If Gooder Foods has developed an innovation with scale potential, it will have to grow the category known as “dried dinner mixes” in a way that no one, not even Annie’s, has ever managed to achieve. Taking on Kraft-Heinz (or Annie’s) directly would be difficult and very expensive.

However, it is unlikely to yield growth faster than Annie’s achieved for most of its independent life as a private company (~20 – 30% year-over-year). Poking the Fortune 500 bear might inspire Kraft-Heinz to launch a new brand to compete head-on with Goodles. After all, dried mac and cheese is a core manufacturing capability of Kraft-Heinz, and they can obtain much lower pricing on every single ingredient Goodles uses. This cost advantage would allow them to quickly undercut Gooder Foods’ shelf pricing. And Kraft-Heinz can act faster now that the pandemic surge in CPG volumes has abated—much quicker than any co-manufacturer ecosystems Gooder Foods has assembled.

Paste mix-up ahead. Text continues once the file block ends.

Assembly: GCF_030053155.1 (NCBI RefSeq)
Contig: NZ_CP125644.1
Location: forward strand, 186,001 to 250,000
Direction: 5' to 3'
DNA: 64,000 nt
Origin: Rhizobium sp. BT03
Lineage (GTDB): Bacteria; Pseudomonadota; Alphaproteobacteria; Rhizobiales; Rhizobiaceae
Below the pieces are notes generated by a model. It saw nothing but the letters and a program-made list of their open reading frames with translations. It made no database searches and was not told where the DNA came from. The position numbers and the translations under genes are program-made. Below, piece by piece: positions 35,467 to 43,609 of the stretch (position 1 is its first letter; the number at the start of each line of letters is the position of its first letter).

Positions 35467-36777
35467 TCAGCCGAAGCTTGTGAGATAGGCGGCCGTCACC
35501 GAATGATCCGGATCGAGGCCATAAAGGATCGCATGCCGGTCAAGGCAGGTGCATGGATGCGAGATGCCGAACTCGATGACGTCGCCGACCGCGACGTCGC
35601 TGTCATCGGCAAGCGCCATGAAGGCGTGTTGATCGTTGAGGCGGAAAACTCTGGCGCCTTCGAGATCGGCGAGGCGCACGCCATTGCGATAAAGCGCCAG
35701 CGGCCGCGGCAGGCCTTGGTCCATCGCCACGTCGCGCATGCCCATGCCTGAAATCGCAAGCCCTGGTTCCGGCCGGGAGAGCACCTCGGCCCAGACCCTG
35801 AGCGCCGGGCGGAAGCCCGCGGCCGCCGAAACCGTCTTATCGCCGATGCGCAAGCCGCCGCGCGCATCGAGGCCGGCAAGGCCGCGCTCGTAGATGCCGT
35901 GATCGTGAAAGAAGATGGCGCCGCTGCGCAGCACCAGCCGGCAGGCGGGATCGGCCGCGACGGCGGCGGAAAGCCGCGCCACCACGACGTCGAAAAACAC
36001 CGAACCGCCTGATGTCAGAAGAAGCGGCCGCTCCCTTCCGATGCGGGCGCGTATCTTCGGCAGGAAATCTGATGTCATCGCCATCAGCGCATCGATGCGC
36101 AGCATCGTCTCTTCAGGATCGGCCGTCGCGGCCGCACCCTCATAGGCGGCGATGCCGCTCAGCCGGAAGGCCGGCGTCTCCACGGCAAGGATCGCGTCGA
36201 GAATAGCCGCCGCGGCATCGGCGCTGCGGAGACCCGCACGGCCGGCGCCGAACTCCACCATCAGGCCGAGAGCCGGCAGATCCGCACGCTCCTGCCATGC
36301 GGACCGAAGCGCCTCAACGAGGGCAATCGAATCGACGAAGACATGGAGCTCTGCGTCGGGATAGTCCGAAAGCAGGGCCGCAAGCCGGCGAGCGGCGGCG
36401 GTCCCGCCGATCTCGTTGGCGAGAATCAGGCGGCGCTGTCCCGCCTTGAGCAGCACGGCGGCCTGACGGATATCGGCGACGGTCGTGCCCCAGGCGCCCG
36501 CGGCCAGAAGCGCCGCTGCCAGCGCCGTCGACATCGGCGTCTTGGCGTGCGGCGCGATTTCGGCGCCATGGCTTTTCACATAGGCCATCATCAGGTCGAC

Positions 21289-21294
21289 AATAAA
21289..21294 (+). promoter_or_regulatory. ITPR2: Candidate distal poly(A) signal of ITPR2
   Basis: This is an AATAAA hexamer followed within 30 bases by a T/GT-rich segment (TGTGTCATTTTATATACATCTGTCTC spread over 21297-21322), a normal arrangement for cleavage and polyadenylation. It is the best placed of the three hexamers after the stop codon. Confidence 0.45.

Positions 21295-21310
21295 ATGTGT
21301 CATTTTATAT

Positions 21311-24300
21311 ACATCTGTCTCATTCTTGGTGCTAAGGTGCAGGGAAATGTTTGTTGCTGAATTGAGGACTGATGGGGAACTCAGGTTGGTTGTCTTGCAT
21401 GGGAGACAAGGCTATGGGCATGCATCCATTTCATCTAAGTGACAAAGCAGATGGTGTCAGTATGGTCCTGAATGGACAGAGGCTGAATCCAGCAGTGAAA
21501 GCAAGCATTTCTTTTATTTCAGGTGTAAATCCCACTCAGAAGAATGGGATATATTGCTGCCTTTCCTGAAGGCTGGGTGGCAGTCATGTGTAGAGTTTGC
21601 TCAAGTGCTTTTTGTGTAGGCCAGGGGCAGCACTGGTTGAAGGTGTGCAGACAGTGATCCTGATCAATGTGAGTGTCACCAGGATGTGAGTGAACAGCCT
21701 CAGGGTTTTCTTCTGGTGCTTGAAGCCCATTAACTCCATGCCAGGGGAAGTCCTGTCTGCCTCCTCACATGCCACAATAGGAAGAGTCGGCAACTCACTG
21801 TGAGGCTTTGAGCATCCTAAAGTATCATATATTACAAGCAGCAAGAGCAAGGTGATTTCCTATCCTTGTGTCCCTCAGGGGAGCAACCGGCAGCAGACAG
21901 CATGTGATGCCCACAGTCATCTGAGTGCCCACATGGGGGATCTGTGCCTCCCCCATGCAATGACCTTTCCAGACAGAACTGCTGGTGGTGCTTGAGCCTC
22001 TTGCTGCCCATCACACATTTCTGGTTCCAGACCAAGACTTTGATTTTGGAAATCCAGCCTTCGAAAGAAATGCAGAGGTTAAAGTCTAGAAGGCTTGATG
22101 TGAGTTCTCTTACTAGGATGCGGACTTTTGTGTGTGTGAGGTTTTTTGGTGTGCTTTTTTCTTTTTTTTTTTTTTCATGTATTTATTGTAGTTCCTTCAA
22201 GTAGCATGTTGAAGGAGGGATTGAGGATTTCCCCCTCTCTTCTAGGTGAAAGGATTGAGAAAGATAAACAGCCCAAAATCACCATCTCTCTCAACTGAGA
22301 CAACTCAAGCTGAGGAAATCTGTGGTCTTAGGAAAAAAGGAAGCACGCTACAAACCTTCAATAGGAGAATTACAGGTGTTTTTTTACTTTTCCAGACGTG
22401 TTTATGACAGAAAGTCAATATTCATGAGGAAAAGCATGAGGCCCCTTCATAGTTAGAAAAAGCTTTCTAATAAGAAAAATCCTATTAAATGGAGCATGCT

But what is Goodles selling? 

And does it fit the pattern of dozens of prior brands (e.g., Chobani, SkinnyPop, and others) that have pulled off the seemingly impossible to carve out new segments in mature center-store categories?

Let’s take a look.

Goodles is a creatively flavored adult-oriented mac-and-cheese product line featuring the balanced nutrition of your average dinner plate (fiber, protein, dairy, carbs, and veggies).

But flavor is the most prominent design feature—smoked Cheddar. Truffle powder. Gouda. This is urban restaurant flavoring, not Sesame Street fare. In a head-to-head comparison with Kraft Blue Box, the inventor of this category, Goodles’ most remarkable attributes are the high fiber content and the gynocentric multi-vitamin nutrition derived from powderizing green veggies and burying them inside the pasta. The pasta avoids the problem of pure lentil, pure chickpea, or lentil/chickpea blended pasta by giving up on any gluten-free pretense. Goodles’ wheat/chickpea blend allows the company to offer an excellent chewy mac with high fiber. 

How much fiber? 

Read the answer and the rest of my thoughts from my recent piece published by the Food Institute.

Dr. James Richardson

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